But, the stuff we are still required to pop into our purple bins [thank heavens I can still hide away those wine bottles] or now move about like a weird ‘which-do-I-dispose-and-to-where’ recycling jigsaw puzzle on our bench tops is not biodegradable.  So, we must bite the bullet, do our sorting, and embrace the scheme as best we can.

So … I visited https://www.vic.gov.au/container-deposit-scheme.  This website does help, though the wording ‘Eligible’ and ‘Exempt’ might have been a little clearer.

‘Eligible’ means pop them in the new bins — in Lorne, these are at the supermarket — and you will get a [small] reward.  Eligible containers include non-concentrated fruit or vegetable juice, flavoured milk, beer, soft drink, and mixed spirits.

‘Exempt’ means don’t pop them in the new bins — they must still go into our purple bins at home, and you get no reward!  Exempt containers include glass wine bottles, glass spirit bottles, juice bottles [1 litre and over], cordial bottles, milk [other than flavoured milk], concentrated fruit or vegetable juice, and health tonics.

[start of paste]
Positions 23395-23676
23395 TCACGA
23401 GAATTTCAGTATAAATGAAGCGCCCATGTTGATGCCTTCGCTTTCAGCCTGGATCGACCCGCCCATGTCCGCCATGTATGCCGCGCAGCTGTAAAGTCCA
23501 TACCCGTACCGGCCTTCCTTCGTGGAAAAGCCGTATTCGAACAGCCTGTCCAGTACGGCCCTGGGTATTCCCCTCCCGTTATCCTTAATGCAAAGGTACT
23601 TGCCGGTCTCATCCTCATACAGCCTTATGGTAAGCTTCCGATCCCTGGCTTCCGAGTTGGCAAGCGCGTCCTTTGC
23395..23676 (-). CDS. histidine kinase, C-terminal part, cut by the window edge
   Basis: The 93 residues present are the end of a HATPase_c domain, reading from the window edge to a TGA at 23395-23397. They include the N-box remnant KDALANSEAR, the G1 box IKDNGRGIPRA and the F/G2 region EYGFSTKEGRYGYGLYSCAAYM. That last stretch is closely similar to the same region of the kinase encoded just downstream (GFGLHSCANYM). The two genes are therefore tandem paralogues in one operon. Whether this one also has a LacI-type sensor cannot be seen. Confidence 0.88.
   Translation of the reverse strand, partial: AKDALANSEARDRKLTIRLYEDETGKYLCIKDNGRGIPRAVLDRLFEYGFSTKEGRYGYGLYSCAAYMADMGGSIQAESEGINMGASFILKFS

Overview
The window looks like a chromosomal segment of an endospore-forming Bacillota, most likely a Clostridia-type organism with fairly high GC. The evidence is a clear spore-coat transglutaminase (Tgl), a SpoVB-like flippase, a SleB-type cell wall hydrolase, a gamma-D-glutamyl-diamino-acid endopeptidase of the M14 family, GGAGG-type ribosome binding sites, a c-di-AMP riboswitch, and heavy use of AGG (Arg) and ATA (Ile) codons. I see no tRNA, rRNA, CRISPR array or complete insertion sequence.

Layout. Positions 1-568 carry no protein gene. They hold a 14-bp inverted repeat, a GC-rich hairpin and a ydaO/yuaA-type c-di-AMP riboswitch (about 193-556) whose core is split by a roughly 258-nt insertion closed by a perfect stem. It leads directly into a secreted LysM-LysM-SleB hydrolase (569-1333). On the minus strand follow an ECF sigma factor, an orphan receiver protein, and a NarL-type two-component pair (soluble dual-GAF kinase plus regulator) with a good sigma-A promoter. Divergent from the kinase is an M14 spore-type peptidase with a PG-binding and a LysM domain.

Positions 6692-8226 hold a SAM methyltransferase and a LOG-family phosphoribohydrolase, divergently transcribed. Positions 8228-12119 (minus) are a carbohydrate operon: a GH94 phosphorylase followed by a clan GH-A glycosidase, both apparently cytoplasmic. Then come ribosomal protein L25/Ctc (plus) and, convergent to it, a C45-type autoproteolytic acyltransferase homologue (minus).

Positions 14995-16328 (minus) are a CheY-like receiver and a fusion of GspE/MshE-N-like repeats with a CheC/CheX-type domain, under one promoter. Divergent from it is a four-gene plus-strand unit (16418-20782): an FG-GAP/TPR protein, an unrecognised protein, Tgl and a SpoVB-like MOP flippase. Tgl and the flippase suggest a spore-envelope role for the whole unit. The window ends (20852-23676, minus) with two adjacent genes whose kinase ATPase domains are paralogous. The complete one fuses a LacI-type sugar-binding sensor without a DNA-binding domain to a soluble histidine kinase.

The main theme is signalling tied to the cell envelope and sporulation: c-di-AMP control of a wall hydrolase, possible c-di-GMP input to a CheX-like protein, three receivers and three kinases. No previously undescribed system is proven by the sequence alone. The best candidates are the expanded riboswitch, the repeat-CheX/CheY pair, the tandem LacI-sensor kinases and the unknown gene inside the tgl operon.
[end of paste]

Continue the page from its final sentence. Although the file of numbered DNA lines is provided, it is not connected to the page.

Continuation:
Then, it all gets a little murky, for how and why some containers are designated ‘acceptable’ and others ‘non-acceptable’ seems somewhat arbitrary and may be easily confused.  Nevertheless, we must all try to learn and recognise these categories — though this author will apply no test!

The Victorian Government media release notes that “…  the scheme will provide 600 jobs, and will provide refunds in the form of cash, retail vouchers, or electronic funds transfers via reverse vending machines, at over-the-counter sites, depots, and ‘pop-up’ refund sites with a further choice to ‘donate to charity or community organisations”.  Regarding the latter, perhaps we might collectively nominate our CFA or hospital. 

“Private operators [Return-It, TOMRA Cleanaway, and Visy] will establish and oversee the refund points and ensure proper recycling of the containers”.  Pertinent to Lorne, “… the Zone Operators must provide at least one collection point for a regional town of 750 people”. That said, and in my view, Lorne deserves at least three, given our weekend and summer crowds.